Sometimes it's a hobby that turns into a lifelong passion, and no one knows that better than recent Ball State graduate Paul Whitacre.
Although he graduated in December 2015 with a degree in advertising and marketing, Whitacre just released his first EP on Tuesday — something he said he's wanted to do for a while.
The EP, titled “Catch and Release,” features six songs that Whitacre said fall into the indie folk genre of music, but are heavily influenced by his faith.
“I think before I got serious about my faith in college, my music had no meaning,” Whitacre said. “There was really no reason for me to be playing except for self-gratification. But, after pursuing my faith, the focus was no longer on how these songs could get me attention, it was on how these songs could help other people.”
Whitacre said no matter what faith people follow, he hopes the songs will connect to listeners in an individual way, bringing them hope.
If you want to learn more about Whitacre’s story and hear some of his music, go to www.paulwhitacre.com.
Although Whitacre is gearing up to release a full album, “Coming of Age,” later this year, it wasn’t until his junior year of college that he really started following his musical passion.
“Before that I was really just kind of messing around,” Whitacre said. “But then I wrote a couple songs where people really started saying they like it and wanted to hear more.”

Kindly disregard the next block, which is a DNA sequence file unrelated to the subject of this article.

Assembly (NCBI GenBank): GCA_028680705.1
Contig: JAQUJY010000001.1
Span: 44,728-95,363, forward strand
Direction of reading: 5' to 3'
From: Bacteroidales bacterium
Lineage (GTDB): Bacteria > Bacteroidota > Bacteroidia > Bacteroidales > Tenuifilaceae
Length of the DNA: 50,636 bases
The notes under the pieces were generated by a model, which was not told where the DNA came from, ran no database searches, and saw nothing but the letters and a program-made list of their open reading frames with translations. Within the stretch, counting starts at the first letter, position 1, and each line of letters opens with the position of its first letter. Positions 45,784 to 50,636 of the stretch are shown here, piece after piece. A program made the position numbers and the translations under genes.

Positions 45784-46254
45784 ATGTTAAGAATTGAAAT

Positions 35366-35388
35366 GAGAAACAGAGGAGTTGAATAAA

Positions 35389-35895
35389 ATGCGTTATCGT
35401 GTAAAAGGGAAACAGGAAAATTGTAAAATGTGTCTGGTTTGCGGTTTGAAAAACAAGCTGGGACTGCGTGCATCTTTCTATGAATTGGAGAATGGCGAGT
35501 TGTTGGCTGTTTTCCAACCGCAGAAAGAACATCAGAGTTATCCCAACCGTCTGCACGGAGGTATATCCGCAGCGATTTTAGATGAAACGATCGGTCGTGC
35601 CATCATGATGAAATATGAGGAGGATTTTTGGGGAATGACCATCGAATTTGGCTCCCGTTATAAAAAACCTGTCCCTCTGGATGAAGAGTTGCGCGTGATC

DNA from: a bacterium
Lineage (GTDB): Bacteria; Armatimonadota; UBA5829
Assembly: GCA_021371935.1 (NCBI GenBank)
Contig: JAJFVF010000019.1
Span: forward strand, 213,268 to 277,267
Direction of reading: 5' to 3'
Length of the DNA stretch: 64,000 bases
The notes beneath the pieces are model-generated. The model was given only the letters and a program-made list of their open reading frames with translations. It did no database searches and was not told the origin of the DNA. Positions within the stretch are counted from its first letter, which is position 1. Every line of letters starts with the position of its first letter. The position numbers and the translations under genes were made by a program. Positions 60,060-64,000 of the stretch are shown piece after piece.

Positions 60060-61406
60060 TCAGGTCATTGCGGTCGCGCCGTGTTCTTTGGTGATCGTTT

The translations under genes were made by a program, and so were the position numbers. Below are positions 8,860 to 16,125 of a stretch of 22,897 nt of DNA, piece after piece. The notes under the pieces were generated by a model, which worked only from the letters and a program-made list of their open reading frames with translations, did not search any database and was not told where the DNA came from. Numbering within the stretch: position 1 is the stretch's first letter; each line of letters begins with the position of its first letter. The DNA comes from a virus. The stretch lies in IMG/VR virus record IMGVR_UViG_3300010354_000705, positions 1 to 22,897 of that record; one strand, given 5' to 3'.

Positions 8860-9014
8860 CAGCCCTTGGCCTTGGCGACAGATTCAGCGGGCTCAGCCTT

It was also in college when Whitacre said he met Clay Langebartels, who Whitacre said pushed his career to the next level with his own musical talent, and Antwaine Robinson, who creates music videos for Whitacre’s songs.
Whitacre's recent video for his song “Beth” was filmed in Indianapolis, and he said he got the inspiration for the song while dating a girl at Ball State.
“When I was in high school, I decided my mom’s name sounded good with my last name and so I wanted to date a girl with the same name, Beth,” Whitacre said. “After I started dating Beth, she told me that she’d always wanted to marry someone with the last name Whitacre.”
While things didn’t work out with Beth, Whitacre said his fans really enjoy hearing about his experiences.
But his musical talent isn’t the only experience Whitacre said he uses to help his career. With his marketing and advertising background, he's able to promote his music to an even wider audience.
“It has helped me take a more business sided approach than most musicians have,” Whitacre said. “I have a better understanding of marketing strategies and how venue owners operate.”
Now based in Colorado. Whitacre said he misses playing at Muncie venues, including The Cup and Be Here Now. But pretty soon, Whitacre said he hopes to return to his alma mater to play songs off his new album.
“It feels awesome just to look back and see the music I was releasing in the last couple years and the progression to now,” Whitacre said. “Getting to partner with my Indiana friends has given me a keepsake and memory for myself. It gives me hope and excitement for the future.”